Volume 3 Supplement 2

21st European Workshop for Rheumatology Research

Open Access

Time to lupus nephritis: impact of gender and ethnicity

  • VA Seligman1, 2,
  • H Li1, 2,
  • JL Olson1, 2 and
  • LA Criswell1, 2
Arthritis Research & Therapy20013(Suppl 2):P110

https://doi.org/10.1186/ar279

Received: 15 January 2001

Published: 26 January 2001

Objective

There is a paucity of literature regarding the time to development of nephritis among SLE patients. Our goal was to define this important parameter for a large multi-ethnic cohort, with an emphasis on the impact of gender and ethnicity.

Methods

779 SLE patients with disease satisfying the ACR criteria were classified as non-nephritis or definite nephritis patients based on questionnaire and comprehensive medical record review. Patients classified with definite nephritis fulfilled the criteria of proteinuria (> 0.5 g per 24 hrs), active sediment, or renal biopsy consistent with SLE. 716 (92%) were female. The ethnic distribution was: Caucasian 453 (58.2%), Hispanic 123 (15.8%), Asian 97 (12.4%), African American 75 (9.6%), and other 36 (4.6%). The annual rates of developing nephritis among different gender and ethnic subgroups were derived using Kaplan-Meier estimates.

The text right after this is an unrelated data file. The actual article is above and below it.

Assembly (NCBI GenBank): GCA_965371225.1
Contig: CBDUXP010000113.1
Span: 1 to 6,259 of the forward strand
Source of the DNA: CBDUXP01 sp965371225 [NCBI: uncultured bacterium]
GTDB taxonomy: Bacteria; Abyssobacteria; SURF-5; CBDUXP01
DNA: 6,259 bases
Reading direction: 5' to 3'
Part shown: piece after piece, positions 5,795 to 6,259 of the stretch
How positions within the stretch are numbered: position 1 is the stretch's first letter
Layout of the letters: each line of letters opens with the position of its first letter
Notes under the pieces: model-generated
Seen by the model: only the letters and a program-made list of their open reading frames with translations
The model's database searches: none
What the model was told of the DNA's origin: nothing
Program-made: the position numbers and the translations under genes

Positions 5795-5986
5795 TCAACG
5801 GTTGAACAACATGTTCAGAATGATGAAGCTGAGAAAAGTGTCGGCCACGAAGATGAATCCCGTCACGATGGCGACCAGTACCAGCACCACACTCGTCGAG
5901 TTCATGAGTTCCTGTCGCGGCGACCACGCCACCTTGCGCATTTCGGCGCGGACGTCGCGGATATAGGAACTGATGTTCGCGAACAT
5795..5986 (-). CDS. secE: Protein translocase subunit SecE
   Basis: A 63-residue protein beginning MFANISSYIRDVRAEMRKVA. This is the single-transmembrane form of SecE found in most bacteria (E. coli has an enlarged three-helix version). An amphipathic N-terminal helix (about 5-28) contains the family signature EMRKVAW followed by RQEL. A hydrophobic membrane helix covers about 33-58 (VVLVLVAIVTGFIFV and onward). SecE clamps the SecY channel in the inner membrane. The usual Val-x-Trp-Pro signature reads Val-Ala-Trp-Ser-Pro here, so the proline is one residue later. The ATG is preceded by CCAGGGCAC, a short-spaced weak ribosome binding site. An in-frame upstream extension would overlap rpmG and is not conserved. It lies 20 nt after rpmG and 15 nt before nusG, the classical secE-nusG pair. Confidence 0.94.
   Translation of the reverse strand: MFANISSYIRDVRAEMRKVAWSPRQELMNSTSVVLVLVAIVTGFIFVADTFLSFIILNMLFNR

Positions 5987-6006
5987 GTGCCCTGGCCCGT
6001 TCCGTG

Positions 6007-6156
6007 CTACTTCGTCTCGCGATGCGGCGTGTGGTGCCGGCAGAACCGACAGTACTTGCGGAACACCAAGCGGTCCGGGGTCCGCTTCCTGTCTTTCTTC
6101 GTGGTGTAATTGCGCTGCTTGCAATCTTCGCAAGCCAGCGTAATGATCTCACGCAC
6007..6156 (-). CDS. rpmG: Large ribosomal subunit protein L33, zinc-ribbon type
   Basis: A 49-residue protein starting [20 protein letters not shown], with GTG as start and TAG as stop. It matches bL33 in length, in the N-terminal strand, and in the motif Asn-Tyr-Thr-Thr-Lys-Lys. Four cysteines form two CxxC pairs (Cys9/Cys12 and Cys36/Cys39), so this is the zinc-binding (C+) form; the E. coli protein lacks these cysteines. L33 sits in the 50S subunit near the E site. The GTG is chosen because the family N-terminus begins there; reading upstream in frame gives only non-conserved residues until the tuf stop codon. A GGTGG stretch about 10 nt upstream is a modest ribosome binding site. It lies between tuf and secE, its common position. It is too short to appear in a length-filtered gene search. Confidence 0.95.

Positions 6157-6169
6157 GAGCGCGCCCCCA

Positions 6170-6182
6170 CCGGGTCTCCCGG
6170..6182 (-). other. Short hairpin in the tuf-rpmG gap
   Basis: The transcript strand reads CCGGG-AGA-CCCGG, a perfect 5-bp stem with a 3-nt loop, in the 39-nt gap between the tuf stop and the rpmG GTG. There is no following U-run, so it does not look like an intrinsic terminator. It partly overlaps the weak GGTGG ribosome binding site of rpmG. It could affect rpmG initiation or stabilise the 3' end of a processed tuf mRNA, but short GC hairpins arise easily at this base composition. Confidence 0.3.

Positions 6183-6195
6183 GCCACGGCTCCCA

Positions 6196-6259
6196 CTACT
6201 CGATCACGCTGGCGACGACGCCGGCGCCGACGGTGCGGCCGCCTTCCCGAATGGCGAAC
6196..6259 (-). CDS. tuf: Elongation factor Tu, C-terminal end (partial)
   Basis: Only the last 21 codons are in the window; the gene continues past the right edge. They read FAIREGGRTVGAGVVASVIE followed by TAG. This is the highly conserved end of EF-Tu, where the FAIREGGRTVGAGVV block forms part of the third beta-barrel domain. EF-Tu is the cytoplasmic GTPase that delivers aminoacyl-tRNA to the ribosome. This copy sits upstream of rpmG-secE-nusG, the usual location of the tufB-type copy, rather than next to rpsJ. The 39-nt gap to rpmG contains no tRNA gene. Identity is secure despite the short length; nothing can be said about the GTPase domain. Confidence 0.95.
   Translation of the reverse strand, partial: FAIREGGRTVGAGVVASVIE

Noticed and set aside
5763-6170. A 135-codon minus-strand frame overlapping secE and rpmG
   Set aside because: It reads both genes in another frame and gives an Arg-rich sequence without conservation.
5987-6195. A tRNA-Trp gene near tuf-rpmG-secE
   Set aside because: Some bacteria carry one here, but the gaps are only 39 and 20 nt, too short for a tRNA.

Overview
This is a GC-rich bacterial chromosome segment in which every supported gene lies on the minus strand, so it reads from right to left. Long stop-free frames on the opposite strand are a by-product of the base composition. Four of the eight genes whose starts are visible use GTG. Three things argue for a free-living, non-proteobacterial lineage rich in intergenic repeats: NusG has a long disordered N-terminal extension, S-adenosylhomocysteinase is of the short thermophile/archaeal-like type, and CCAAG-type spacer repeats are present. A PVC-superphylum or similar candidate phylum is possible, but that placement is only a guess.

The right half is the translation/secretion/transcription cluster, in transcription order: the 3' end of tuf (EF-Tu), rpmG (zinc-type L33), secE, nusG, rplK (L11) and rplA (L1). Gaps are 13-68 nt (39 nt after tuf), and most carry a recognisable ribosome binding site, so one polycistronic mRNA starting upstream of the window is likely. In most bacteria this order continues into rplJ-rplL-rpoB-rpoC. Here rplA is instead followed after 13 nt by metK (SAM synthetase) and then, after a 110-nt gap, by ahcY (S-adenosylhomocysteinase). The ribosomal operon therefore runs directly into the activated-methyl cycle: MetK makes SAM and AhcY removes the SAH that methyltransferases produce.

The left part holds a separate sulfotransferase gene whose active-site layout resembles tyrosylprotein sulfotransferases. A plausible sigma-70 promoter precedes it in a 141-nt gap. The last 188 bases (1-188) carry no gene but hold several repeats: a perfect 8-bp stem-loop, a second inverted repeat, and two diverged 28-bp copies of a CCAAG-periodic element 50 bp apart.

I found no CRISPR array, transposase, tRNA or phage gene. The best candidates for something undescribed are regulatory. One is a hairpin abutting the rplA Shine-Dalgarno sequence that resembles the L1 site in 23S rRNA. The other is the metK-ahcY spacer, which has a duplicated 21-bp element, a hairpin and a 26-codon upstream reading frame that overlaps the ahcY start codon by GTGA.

Results

The table shows gender and ethnicity based Kaplan-Meier estimates of the proportion of patients with nephritis at designated time intervals. The curves are significantly different for males vs. females and Caucasians vs. non-Caucasians based on the log-rank test. The curves for Hispanic, Asian and African American subgroups did not differ significantly.
 

Proportion with nephritis at intervals after SLE diagnosis

 
 

1 year

2 years

3 years

5 years

10 years

P value *

Male

.47

.51

.51

.54

.57

 

Female

.20

.23

.24

.25

.30

8.16 × 10-7

Caucasian

.15

.17

.17

.18

.20

 

Non-Cauc

.33

.37

.40

.41

.49

6.23 × 10-14

* P value for log-rank test

Conclusions

These results are a significant contribution to the data regarding time to development of nephritis in SLE, and emphasize the important influence gender and ethnicity.

Authors’ Affiliations

(1)
Department of Medicine, UCSF
(2)
Department of Human Genetics, UCD

Copyright

© BioMed Central Ltd 2001

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